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Purpose & Pitfalls of Website Redesign

Duncan Haughey

Documents showing website design

There are many reasons to redesign your website. The most common are, keeping pace with changes in web technology to meet visitor expectations, and changes in the way you wish to promote your organisation and brands. What follows are some of the common pitfalls of website redesign projects.

The Design

When using a design agency for your project, you will receive some glossy designs that look great on paper. The designer will have populated them with content that fits the design. But, how well does this work in the wild?

If you haven't briefed your agency about the plans for your website, you could face problems.

The design needs to be flexible if you intend to have different languages, or full and light versions of the website.

A common mistake is not making the design flexible enough to cope with different languages, extra content, alternative layouts and other future changes.

The solution is to create styles that can grow with the website. Implementation of a grid-based layout for web pages can help. The grid will help in organising content and future additions and updates may be easier if there are specific places for the content to go. Make background images large enough to cope with other languages and extra content. A term for this approach is 'flexibility within a framework.'

Creating a Content Plan

During the redesign you will want to reorganise and remove content. This is a major undertaking and the most important part of any redesign project.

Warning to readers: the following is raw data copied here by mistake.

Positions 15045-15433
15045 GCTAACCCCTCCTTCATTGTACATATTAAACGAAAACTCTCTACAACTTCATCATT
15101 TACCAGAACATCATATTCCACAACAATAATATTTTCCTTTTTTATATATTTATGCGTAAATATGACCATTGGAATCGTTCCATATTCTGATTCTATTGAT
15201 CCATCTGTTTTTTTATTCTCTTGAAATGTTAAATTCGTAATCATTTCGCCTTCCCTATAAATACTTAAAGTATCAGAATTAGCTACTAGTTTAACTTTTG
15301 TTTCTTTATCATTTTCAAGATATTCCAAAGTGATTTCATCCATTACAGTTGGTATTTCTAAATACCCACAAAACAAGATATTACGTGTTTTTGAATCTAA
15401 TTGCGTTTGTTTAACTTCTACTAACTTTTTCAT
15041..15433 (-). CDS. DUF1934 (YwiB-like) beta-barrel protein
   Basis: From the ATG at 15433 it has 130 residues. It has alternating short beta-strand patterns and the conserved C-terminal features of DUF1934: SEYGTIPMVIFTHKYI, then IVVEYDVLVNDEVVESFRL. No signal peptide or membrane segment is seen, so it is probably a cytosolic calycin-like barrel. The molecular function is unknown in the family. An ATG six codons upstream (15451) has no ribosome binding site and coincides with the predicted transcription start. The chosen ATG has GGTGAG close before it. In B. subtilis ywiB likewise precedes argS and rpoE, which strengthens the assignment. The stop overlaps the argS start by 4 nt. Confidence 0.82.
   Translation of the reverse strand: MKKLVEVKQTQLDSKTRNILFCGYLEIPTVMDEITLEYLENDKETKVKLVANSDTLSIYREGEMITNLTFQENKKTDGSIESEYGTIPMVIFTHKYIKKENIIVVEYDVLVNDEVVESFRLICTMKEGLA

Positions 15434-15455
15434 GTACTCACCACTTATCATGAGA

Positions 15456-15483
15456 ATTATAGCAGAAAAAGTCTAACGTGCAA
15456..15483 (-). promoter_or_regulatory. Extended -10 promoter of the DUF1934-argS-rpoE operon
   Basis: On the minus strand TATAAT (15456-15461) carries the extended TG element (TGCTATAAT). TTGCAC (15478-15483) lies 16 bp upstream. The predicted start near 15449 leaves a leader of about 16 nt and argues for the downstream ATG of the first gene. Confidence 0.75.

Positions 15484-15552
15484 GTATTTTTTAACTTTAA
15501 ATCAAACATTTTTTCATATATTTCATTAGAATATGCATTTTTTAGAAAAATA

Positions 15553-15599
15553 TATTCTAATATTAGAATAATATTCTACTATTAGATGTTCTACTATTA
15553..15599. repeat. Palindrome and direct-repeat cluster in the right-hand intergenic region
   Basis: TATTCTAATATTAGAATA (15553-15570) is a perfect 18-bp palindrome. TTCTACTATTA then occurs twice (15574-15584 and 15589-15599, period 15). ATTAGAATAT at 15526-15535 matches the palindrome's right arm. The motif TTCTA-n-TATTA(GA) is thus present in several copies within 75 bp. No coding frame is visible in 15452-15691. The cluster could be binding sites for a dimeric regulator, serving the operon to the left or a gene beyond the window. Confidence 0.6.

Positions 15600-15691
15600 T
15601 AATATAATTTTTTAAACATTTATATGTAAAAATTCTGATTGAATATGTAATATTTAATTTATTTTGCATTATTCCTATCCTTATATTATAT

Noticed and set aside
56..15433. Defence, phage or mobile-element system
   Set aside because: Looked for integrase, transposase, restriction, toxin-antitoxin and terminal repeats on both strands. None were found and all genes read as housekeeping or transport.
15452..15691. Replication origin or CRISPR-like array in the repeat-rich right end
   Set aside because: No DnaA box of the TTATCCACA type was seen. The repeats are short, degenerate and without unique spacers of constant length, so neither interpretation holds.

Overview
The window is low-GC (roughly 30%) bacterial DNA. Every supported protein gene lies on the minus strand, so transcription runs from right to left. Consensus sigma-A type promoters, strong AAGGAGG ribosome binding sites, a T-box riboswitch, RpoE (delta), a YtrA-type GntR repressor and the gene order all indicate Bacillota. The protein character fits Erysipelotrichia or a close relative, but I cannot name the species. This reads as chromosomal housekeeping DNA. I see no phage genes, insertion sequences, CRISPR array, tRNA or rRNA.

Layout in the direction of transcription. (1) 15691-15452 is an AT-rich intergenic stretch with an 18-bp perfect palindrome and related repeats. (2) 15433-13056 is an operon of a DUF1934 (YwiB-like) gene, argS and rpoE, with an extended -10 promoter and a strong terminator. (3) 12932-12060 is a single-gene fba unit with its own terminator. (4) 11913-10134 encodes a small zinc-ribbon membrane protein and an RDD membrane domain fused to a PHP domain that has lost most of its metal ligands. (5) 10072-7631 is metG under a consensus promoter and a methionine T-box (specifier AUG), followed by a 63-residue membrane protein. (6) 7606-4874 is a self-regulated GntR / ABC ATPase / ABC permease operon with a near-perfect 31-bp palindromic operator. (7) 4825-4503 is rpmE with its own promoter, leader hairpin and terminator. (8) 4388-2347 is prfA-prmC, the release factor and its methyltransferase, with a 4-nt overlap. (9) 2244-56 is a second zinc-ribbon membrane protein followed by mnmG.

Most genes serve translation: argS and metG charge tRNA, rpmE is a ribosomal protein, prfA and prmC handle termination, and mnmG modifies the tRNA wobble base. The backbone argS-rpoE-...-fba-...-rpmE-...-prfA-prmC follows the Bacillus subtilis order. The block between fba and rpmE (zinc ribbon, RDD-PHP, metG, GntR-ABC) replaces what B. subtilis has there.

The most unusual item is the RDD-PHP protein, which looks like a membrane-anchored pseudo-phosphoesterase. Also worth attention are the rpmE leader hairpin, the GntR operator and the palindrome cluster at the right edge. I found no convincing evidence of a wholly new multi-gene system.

As with any major undertaking you'll need a plan. Before you start, create a detailed content plan and work out which content (pages) you wish to keep and those you wish to move into your new taxonomy. Check your website statistics to work out which are the most popular and least popular pages. This will help you decide which pages to keep, and those to discard. If you don't use a web stats package already, try a free solution such as Google Analytics.

Keeping Valuable Traffic

If you do move or delete your content pages you risk losing valuable search engine traffic! Search engines don't know where the pages have gone, so remove them from their search indexes and soon, many fewer visitors are arriving on those pages.

Check your website statistics before removing any pages to ensure you are not losing significant amounts of valuable traffic. For every page you move or delete create a 301 redirect ¹ as part of the go-live.

Rather than removing good referring pages that don't work for you, think about changing them to better fulfil your needs. Make them more useful and more engaging for your visitors.

Improving Search Engine Optimisation (SEO)

Many organisations still have a long way to go when it comes to ranking well in the organic (unpaid) search engine results. There is a degree of mystery surrounding Search Engine Optimisation (SEO), ² but there are plenty of simple steps you can take to improve your ranking.

Start by following three simple steps:

1. What do my Visitors Want?

Begin by understanding your visitors' needs. Try to put yourself in their shoes, what types of people are coming - are they students, job seekers, consumers, investors. Are these the people you want to attract?

Use keyword research ³ to identify your target market and work backwards from there.

The objectives of keyword research include:

  • Identifying the broadest possible set of keywords used by visitors.
  • Discovering which keywords are most popular and represent the primary targets for SEO.
  • Identifying keywords whose search engine ranking is realistically obtainable by SEO.